I have to disagree with you there, just a little. For a 5 gallon batch that we have been brewing, the Whitelab Vials work fine with our Irish Stout up to 1.055, so far but if we were to add more malts or fermentables to the recipe, I would probably just add another vial. I haven't gotten to the point to make yeast starters yet but it will be something I will be doing soon when we start brewing 10 gallons.
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Postby slothrob » Sun Mar 16, 2008 10:21 am

Yes, I tried to make that point, but maybe I wasn't clear. A single vial will usually do for a 1.050 beer. It is less than optimal, though. You will have higher ester levels and a greater risk of off flavors like diacetyl. You'll also increase your risk of an incomplete fermentation.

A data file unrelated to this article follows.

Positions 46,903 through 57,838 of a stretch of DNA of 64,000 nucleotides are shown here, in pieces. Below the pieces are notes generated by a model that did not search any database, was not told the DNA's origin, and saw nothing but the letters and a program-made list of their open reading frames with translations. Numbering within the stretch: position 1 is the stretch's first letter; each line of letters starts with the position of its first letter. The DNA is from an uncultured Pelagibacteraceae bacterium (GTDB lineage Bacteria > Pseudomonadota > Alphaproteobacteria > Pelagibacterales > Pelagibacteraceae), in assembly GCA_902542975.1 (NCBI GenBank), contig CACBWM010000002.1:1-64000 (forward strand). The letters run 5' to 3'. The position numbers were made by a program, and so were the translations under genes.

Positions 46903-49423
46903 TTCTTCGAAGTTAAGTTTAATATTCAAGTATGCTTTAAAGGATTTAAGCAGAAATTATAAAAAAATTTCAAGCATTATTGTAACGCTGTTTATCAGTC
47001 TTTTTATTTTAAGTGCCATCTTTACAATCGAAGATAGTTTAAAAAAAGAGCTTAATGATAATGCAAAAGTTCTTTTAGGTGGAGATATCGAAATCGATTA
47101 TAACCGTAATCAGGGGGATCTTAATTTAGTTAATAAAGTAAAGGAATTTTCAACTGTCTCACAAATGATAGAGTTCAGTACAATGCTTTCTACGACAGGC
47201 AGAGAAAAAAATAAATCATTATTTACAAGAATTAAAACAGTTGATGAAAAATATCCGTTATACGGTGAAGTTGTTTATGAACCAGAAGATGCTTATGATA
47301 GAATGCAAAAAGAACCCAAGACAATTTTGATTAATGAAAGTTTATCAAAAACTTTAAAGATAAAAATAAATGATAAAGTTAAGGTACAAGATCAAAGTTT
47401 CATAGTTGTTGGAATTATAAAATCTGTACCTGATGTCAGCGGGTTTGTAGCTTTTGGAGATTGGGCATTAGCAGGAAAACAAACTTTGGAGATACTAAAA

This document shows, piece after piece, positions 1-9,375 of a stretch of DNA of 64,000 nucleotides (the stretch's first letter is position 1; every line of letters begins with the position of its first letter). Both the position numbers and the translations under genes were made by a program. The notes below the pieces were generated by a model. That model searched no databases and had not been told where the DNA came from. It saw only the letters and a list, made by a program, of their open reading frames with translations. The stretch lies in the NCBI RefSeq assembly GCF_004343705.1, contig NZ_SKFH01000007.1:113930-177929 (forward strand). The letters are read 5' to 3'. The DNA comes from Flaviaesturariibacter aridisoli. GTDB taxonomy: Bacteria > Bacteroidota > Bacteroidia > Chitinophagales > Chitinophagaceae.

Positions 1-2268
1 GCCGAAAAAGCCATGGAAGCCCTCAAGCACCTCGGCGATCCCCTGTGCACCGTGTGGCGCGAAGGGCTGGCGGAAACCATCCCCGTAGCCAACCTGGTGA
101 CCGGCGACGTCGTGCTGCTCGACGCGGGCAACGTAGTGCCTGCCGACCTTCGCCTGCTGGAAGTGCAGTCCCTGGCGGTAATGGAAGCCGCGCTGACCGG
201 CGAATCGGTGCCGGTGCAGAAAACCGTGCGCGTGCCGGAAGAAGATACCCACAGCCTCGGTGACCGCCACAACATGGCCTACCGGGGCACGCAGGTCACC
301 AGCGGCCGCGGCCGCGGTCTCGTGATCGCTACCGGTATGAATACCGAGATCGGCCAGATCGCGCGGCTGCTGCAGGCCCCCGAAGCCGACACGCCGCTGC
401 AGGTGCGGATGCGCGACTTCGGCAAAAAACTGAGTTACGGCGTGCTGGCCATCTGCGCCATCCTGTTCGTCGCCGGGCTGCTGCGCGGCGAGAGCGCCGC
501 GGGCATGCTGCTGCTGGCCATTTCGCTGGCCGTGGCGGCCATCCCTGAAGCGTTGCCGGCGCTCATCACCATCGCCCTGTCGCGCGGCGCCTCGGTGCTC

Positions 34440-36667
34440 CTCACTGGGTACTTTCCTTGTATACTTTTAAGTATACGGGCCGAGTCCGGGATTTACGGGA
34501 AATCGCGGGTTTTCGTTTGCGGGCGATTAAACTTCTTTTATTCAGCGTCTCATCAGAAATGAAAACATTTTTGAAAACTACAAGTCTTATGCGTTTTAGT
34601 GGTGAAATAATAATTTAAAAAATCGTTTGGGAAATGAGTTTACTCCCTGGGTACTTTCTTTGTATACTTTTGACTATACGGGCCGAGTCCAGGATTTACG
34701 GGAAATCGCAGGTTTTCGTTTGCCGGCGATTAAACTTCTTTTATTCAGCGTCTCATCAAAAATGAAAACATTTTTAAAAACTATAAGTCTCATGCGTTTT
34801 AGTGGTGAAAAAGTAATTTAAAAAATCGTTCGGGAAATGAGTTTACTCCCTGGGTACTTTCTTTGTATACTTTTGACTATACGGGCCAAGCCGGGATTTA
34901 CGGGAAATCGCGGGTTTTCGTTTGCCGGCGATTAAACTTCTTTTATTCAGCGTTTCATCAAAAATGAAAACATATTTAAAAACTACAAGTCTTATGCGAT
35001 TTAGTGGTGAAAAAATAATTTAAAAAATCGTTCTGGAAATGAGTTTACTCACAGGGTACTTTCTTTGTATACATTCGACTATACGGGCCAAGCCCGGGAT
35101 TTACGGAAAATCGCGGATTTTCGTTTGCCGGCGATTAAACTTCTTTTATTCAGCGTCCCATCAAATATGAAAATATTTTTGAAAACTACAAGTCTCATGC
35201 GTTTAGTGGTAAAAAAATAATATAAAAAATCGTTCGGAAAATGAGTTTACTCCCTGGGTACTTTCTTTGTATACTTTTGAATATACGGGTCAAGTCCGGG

If you use the MrMalty pitching calculator, you'll see that nearly twice the number of cells in one of these packages is the recommended pitching rate.

If you're happy with the result, there''s no need to change, but many brewers find their beers improve after using starters to optimize their pitching rate.